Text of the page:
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  Wednesday, April 30, 2003

  Eastern Shore News

Grayson Rogers' legacy lives on
Northampton angler's ashes part of first eternal reef ball in Virginia waters


Dignitaries, family members and representatives of a reef manufacturing firm watch on Monday as the reef ball containing the ashes of local fisherman and conservationist Grayson Rogers is lowered into the Chesapeake Bay. It's the first eternal reef ball placed in Virginia waters.


Looking into Grayson Rogers' reef ball (clockwise, from bottom) are his son Johnny, daughters Lynne and Jennie, and his widow, Virginia. As onlookers from a caravan of a dozen boats watched, the ball -- which contains Rogers' ashes -- was placed in the bay.

NASSAWADOX -- It was a pretty afternoon, sunny and not too warm. For Grayson Rogers, much worse constituted fishing weather. He was avid like that.

Rogers, who died in September at the age of 76, loved fishing and loved ways to improve it. Formerly the owner of Rogers' Brothers grocery store in Cheriton, he later served on a state committee that helped build fishing reefs, boat ramps and piers.

Rogers decided before he died that he wanted some of his cremated remains placed in a reef ball -- a cement structure placed in the water to improve the fishery.

"He pushed for these reef sites," said Jennie Rogers Moore, one of his four children. "How appropriate to put him in one."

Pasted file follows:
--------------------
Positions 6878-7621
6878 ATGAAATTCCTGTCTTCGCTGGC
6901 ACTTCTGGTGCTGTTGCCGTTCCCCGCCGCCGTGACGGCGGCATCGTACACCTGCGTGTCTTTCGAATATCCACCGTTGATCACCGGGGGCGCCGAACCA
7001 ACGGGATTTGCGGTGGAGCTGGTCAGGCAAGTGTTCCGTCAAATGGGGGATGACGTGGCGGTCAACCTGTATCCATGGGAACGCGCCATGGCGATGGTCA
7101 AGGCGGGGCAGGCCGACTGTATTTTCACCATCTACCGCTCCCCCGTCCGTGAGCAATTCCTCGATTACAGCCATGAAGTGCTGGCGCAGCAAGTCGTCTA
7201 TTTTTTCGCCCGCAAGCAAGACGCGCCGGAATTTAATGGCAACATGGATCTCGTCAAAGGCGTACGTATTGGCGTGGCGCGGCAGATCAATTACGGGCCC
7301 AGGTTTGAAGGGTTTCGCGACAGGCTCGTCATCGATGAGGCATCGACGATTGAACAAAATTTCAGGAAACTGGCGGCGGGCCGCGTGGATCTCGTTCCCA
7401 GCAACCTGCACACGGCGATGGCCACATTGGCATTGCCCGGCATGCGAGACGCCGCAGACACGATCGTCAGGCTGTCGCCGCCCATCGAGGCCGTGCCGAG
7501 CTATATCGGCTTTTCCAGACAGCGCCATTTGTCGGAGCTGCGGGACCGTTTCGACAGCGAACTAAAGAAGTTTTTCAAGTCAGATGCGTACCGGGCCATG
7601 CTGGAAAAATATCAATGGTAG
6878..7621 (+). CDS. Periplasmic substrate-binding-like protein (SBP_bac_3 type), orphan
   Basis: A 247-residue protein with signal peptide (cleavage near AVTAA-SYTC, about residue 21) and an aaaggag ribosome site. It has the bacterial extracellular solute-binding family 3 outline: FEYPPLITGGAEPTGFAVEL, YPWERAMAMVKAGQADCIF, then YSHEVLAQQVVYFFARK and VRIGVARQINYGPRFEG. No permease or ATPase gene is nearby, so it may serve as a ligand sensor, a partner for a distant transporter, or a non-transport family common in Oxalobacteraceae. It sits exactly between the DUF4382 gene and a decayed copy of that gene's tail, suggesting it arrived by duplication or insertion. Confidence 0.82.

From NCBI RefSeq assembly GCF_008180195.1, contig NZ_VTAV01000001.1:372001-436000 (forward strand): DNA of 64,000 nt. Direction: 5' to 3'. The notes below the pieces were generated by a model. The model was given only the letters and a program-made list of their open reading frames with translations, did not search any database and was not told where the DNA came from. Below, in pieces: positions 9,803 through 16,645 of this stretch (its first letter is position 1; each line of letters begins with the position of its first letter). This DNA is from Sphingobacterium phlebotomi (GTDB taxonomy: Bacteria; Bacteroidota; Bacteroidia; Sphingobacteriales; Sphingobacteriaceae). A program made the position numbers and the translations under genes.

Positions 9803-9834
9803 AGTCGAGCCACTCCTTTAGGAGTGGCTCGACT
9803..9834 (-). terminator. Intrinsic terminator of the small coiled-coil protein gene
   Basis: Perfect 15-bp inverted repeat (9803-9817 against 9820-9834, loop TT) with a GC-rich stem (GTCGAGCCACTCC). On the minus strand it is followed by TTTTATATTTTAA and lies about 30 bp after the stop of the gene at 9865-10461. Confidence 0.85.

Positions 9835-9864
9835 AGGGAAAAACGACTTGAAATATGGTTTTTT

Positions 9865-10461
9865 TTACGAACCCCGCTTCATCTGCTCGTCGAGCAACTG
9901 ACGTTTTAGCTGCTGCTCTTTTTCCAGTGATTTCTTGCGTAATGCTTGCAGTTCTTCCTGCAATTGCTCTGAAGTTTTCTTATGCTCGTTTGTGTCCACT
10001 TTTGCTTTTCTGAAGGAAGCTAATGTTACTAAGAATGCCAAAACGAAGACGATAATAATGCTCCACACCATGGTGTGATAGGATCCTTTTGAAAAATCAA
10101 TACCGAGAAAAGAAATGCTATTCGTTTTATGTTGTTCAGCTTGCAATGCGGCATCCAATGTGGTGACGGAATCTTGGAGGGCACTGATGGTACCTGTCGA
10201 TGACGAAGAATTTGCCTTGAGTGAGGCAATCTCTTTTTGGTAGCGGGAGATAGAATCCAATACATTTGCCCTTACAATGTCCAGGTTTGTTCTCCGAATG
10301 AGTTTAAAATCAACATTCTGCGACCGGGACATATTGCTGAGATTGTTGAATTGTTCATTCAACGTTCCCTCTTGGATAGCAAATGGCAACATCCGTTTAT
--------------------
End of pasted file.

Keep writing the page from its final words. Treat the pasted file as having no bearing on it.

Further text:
Plenty of people make a difference during their lives. Maybe it takes a rare person, like Rogers, to continue making a difference posthumously.

On Monday -- one of the prettiest days of the year -- a dozen boats filled with Rogers' family, friends and local officials, including Del. Robert S. Bloxom and Northampton Supervisor Jack White, boated to an area three miles from Nassawadox Creek to deposit Rogers' ball at a reef site.

After it was lowered, attendees placed roses in the water.

"It couldn't have been more perfect," said Rogers, who attended the service with her mother, Virginia Rogers, sister Lynne of Franktown and brother Johnny, who lives in Chesterfield.

"It got me choked up a little bit."

After Rogers died, Moore called Eternal Reef, a Georgia company that places the ashes of avid anglers in the concrete structures. They coordinated with Sea Search of Virginia, an authorized reef ball contractor.

Last year, they placed some of his ashes in the ball, which then had to harden. It'll last 500 years and is embossed with a plaque bearing Rogers' name.

Rogers' is the first eternal reef ball placed in Virginia waters.

He also requested that some of his remains be sprinkled over "The Cell," a prime bayside fishing spot. There will also be some placed in two special seaside spots. Still more is to be taken to a special fishing destination in Alaska.

An angler herself, Moore said she'd soon be fishing the Chesapeake Bay spot where her father's reef ball sits. "He might give me a sign and let me catch a nice, big citation," she said. "Wouldn't that be nice?"

For Moore, who is the Cape Charles town clerk and lives with her husband, Matthew, near Marionville, the day was doubly special because it was her birthday.

She first introduced the idea of a reef ball to her father. Seeing his wishes honored was a nice gift.

"This was the best birthday present I could have asked for," she said.

Originally published Wednesday, April 30, 2003

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